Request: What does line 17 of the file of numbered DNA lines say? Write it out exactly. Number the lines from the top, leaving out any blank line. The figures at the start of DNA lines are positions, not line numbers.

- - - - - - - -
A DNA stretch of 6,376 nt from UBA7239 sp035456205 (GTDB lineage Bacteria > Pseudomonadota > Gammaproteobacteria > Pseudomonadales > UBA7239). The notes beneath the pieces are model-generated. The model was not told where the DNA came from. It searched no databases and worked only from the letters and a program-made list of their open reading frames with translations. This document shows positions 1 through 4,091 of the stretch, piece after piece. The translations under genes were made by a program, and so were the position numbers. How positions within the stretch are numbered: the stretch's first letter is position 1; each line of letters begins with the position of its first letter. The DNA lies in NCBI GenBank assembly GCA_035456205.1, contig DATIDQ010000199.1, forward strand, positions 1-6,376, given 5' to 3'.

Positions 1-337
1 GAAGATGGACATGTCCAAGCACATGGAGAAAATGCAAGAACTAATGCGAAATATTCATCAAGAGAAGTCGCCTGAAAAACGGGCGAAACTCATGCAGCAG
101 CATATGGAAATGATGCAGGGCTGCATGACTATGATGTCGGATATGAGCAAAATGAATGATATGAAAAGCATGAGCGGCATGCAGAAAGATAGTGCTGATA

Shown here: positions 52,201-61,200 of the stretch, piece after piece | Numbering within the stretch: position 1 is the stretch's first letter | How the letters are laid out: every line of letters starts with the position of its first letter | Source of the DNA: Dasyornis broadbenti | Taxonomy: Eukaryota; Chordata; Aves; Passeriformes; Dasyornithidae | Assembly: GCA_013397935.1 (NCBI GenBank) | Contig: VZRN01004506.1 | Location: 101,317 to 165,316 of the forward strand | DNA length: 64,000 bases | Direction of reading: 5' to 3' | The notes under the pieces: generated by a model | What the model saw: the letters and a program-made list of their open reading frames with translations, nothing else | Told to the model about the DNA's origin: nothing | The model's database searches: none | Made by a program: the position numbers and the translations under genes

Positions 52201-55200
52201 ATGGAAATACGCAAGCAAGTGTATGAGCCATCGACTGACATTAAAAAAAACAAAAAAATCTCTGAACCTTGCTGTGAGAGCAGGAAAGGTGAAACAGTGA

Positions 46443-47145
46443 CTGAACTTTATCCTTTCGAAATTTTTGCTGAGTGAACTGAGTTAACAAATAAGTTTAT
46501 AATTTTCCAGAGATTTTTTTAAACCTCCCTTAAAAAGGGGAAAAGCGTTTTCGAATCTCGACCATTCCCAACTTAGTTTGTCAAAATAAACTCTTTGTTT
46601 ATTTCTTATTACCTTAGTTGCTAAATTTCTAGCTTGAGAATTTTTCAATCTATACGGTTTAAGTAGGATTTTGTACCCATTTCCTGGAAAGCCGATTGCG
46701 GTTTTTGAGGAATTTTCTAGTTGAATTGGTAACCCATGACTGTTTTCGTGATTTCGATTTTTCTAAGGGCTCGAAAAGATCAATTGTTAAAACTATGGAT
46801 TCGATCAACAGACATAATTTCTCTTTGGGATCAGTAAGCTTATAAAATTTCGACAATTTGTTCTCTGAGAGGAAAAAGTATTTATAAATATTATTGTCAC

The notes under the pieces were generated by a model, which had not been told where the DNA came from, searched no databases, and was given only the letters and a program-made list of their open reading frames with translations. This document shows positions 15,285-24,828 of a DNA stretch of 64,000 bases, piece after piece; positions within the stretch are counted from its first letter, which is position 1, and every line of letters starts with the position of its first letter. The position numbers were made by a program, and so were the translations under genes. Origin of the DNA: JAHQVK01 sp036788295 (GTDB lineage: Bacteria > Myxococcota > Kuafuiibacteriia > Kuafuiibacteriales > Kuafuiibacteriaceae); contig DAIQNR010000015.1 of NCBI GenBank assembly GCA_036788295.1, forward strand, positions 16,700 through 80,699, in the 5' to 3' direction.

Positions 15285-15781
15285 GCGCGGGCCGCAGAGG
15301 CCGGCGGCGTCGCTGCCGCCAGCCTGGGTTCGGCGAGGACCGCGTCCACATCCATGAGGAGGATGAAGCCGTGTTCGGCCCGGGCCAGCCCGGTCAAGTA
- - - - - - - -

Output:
15301 CCGGCGGCGTCGCTGCCGCCAGCCTGGGTTCGGCGAGGACCGCGTCCACATCCATGAGGAGGATGAAGCCGTGTTCGGCCCGGGCCAGCCCGGTCAAGTA